Strauss to follow suit after Tnuva price drop

Company to lower cost of milk, cheese; protesters not satisfied with Tnuva's announcement that prices to go down 15%, will continue boycott.

Strauss logo (photo credit: Courtesy)
Strauss logo
(photo credit: Courtesy)
The Strauss company announced on Sunday that it would lower the price of its dairy products, following suit after the Tnuva  company said that it would cut costs by as much as 17 percent.
Strauss agreed to lower the price of milk by 1.8%, white cheese by 12% and its "Milky" snack by 8%.
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The announcement came the same day as Tel Aviv Student Union chairman Uri Reshtik's statement that the nationwide boycott against dairy giant Tnuva will continue despite the resignation of the company's chairperson Zehavit Cohen and the announcement that the company will lower prices.
"The consumer protest is aimed at Tnuva, not at just one person," Reshtik said, adding that Cohen's resignation provided proof that the company's practices were problematic and the protest was succeeding. He added in an interview with Israel Radio that the 15 percent decrease in prices was a good start but that the company has "the ability to do more."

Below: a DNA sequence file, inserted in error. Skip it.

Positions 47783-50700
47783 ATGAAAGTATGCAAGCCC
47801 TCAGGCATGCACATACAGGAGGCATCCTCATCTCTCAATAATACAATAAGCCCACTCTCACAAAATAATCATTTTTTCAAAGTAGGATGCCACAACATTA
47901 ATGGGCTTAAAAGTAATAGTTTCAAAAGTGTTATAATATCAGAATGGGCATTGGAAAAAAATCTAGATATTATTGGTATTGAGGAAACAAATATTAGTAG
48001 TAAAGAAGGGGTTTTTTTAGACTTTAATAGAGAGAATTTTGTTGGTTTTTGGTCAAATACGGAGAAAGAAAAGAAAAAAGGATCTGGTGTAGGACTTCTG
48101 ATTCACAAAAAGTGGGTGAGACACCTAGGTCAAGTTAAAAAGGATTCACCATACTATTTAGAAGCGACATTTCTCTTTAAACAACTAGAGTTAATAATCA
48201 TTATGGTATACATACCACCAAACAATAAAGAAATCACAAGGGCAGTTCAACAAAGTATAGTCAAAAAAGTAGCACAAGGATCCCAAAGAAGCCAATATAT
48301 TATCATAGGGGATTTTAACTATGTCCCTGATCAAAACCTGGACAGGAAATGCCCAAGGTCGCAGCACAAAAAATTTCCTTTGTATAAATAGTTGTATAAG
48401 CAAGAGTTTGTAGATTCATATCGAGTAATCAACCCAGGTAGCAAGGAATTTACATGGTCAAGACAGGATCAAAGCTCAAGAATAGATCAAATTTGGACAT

Several student unions called for the boycott of Tnuva last month, saying the company was the leader of an industry that continuously raises prices, year after year.
The protest movement's Facebook page was also inundated with posts calling for a widening of the boycott to other large Israeli food manufacturers such as Strauss and Osem.
Tnuva Food Industries announced on Sunday that it would be lowering the prices of its dairy products, as the company's chairperson, Zehavit Cohen resigned her position, pending an investigation into the company by the Antitrust Authority.

The price of dozens of Tnuva products will go down by 15 percent beginning on Tuesday.
Tnuva representatives stated that the price decrease came as a result of a decrease in the price of milk.
In announcing her resignation, Cohen stated that she wants to focus her attention on the antitrust investigation. She will continue in her role as manager of Apax Partners in Israel, the conglomerate that owns Tnuva.